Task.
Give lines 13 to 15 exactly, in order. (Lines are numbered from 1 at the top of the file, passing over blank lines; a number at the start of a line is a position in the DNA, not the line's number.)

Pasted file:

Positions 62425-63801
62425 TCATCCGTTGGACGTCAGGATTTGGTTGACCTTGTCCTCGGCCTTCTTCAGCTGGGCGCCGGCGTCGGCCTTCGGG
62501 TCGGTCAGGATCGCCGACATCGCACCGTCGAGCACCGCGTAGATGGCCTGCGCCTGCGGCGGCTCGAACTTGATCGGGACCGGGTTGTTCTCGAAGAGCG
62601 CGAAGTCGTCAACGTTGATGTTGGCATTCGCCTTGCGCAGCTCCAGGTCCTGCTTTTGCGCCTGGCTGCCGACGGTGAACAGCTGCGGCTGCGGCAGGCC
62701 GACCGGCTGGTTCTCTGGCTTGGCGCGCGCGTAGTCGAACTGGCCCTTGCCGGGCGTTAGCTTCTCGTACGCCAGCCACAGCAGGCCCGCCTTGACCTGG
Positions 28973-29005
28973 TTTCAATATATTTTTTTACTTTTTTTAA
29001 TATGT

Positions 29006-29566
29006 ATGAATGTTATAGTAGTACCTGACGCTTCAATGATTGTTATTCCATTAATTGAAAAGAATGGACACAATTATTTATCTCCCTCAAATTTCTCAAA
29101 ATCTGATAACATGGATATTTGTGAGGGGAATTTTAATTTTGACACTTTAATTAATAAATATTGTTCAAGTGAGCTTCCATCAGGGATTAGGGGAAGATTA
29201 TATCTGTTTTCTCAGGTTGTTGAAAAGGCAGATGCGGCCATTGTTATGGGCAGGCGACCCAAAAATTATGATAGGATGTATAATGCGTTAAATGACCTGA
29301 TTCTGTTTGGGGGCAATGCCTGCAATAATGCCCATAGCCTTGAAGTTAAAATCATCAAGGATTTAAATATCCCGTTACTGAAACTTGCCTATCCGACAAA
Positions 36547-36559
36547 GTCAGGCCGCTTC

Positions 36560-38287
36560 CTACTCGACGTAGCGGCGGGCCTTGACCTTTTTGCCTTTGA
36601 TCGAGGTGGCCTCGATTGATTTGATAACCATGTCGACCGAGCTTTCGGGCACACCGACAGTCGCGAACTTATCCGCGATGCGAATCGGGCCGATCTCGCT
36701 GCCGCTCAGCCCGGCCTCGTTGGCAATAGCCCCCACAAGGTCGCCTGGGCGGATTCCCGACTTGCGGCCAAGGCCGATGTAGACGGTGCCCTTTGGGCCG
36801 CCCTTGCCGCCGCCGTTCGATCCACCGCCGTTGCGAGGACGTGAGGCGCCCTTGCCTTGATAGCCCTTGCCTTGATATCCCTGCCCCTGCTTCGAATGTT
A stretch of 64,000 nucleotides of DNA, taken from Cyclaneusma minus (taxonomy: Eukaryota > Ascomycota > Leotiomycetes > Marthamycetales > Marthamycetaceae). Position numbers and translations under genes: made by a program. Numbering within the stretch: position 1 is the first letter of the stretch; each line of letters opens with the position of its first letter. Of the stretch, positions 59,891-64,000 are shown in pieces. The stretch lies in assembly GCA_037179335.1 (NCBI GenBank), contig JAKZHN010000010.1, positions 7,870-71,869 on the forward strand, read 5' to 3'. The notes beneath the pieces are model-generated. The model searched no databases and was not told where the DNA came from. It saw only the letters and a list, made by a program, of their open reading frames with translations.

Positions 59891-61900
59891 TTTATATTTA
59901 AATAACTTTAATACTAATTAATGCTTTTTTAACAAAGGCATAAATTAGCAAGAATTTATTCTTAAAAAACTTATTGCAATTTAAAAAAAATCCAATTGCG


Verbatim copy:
29301 TTCTGTTTGGGGGCAATGCCTGCAATAATGCCCATAGCCTTGAAGTTAAAATCATCAAGGATTTAAATATCCCGTTACTGAAACTTGCCTATCCGACAAA
Positions 36547-36559
36547 GTCAGGCCGCTTC